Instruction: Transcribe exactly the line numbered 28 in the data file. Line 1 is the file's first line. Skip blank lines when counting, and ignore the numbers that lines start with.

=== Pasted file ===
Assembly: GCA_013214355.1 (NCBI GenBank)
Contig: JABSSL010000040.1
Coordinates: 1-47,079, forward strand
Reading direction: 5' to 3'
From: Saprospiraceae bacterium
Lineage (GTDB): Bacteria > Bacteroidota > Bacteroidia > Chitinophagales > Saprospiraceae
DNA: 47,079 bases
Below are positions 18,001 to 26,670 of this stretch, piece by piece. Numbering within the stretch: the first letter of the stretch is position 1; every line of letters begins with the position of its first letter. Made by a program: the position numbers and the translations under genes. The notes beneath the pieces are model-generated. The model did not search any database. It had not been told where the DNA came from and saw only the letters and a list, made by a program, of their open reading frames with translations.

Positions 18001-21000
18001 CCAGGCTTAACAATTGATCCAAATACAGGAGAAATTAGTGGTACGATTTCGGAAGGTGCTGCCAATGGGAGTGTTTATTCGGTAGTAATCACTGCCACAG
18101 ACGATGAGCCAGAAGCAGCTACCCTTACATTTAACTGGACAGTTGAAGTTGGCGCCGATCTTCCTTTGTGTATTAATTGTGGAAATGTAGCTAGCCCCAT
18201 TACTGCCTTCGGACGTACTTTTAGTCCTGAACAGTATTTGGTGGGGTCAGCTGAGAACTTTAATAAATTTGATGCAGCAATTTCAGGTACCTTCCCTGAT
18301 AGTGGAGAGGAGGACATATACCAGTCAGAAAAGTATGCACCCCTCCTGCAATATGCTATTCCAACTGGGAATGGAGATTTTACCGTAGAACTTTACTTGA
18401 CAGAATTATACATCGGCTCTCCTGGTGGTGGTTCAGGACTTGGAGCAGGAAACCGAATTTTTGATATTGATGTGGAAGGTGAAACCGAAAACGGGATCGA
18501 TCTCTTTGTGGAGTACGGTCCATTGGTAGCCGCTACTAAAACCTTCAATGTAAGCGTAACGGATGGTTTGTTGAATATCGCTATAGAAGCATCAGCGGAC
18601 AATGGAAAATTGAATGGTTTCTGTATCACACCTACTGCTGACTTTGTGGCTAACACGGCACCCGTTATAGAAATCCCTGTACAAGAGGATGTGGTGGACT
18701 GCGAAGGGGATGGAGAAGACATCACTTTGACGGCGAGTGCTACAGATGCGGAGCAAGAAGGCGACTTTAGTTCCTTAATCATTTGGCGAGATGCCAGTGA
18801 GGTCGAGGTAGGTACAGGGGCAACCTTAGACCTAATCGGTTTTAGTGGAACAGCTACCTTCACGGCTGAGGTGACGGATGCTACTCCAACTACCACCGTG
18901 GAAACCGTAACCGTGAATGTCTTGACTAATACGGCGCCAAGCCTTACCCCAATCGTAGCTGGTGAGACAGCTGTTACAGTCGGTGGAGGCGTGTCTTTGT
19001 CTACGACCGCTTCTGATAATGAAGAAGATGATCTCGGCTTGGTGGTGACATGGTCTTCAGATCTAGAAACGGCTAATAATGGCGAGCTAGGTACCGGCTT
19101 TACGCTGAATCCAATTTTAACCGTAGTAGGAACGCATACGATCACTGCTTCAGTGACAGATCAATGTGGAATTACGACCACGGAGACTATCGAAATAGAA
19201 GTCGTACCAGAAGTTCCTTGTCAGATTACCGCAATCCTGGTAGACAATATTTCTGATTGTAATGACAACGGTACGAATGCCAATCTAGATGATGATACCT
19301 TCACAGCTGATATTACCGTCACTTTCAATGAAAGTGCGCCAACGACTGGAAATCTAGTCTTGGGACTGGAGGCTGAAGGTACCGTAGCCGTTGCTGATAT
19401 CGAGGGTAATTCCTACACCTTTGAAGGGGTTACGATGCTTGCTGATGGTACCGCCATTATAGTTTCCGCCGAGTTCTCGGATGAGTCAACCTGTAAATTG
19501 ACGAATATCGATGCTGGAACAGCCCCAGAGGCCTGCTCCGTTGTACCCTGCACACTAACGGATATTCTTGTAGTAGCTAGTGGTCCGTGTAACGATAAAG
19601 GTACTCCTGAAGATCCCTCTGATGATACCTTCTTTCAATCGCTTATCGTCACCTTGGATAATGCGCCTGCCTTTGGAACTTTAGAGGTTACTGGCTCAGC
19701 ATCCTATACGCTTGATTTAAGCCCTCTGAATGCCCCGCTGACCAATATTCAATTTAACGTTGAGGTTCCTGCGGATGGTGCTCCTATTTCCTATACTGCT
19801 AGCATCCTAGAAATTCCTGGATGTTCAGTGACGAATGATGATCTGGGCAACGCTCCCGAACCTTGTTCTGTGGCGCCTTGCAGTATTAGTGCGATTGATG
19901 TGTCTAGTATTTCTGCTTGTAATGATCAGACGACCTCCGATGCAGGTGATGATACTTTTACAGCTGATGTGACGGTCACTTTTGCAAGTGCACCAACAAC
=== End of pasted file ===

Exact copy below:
19801 AGCATCCTAGAAATTCCTGGATGTTCAGTGACGAATGATGATCTGGGCAACGCTCCCGAACCTTGTTCTGTGGCGCCTTGCAGTATTAGTGCGATTGATG